May 5, 2010

Is a Reverse Mortgage Right For You?

Madigan, LisaBy Lisa Madigan
Illinois Attorney General

In this month’s column, Attorney General Madigan addresses an important issue on the minds of many seniors: reverse mortgages.

Q. I’m a retired senior living on a limited income. With the cost of living continuing to rise, I need additional cash to cover my expenses. I’m
thinking about getting a reverse mortgage to make ends meet. Is that a good idea?

A. You should explore all of your options very carefully before choosing a reverse mortgage. There may be less costly options that better fit your needs, such as selling and downsizing. If used properly, a reverse
mortgage can be a valuable tool to help older homeowners access their home equity and use that money to meet rising costs and continue living in their homes. However, reverse mortgages are not a good fit for all homeowners. You must carefully evalu-ate your circumstances to
determine if a reverse mortgage is the best option for you.

A reverse mortgage is a unique type of loan that allows a homeowner to turn part of the equity in his or her home into cash. With a traditional mortgage, you make monthly payments to a lender. Over time, the amount of money you owe on your home decreases, while your equity in the home increases. With a reverse mortgage, the opposite happens: You withdraw money from the equity you have built up in your home, so over time your debt increases and your equity decreases. You can decide how you want to draw out the money—either in one lump sum, a fixed amount every month, a line of credit, or a combination of these payment methods.

Typically, you are not required to pay back the reverse mortgage for as long as you live in the home. Instead, the bank is repaid the loan balance when you sell the home, move out of the home, or pass away. You are free to leave your home to whomever you choose, but if the amount owed is equal to 100 percent of the home’s value when you pass away, your heirs will be left with nothing.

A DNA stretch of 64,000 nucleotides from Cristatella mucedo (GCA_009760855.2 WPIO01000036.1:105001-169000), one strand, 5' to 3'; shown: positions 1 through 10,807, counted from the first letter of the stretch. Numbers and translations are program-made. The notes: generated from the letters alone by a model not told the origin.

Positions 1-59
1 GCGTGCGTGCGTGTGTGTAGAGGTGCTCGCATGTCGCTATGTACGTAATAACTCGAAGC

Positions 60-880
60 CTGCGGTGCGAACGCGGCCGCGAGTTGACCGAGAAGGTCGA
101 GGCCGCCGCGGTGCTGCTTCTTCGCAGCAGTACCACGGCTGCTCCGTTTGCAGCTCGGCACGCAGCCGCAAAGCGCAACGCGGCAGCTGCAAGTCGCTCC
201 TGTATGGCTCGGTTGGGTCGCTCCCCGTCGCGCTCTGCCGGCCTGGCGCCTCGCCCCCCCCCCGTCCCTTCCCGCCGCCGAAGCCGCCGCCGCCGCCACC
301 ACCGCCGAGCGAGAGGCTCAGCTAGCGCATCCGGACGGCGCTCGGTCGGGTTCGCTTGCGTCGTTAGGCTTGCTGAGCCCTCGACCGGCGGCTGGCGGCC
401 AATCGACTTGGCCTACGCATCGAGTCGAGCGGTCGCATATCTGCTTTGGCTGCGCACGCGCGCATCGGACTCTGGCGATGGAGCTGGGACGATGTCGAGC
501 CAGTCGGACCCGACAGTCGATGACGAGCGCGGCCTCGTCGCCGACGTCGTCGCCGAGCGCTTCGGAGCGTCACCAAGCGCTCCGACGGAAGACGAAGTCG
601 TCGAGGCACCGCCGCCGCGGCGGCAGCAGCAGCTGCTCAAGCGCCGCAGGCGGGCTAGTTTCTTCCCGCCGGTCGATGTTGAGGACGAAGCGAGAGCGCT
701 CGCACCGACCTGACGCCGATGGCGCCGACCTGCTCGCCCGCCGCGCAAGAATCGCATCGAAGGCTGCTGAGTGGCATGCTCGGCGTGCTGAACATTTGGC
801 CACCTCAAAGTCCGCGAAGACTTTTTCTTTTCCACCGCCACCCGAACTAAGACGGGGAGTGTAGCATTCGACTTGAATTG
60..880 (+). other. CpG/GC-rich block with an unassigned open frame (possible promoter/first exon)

It is also important to note that consumers who take out reverse mortgages can lose their homes to foreclosure if they fail to meet the
conditions and terms of the loan, including failing to properly maintain the home or failing to pay property taxes or homeowner’s insurance.

The amount of money you can borrow with a reverse mortgage depends on several factors, including your age, the type of reverse
mortgage loan you select, the appraised value of your home, and current interest rates. Generally, the older you are and the greater the value of your home, the more money you will be able to borrow.

Before applying for a reverse mortgage, consumers must meet with a counselor from a U.S. Department of Housing and Urban Development certified housing agency to discuss a reverse mortgage’s costs and financial implications, as well as possible financial alternatives. To
find a counselor, call 1-800-FED-INFO (1-800-333-4636) or visit Counseling agencies typically charge about $125 per session, which can be paid from the loan proceeds. You cannot be turned away if you cannot afford the fee.

If you decide to pursue a reverse mortgage, be on the lookout for predatory lenders and scam artists whose sole purpose is to cash in on the hard-earned equity in your home. For more information on reverse mortgages, please consult the AARP’s Reverse Mortgage Loans: Borrowing Against Your Home at visit our Web site at or call our Senior Citizens Consumer Fraud Helpline at 1-800-243-5377 (TTY: 1-800-964-3013).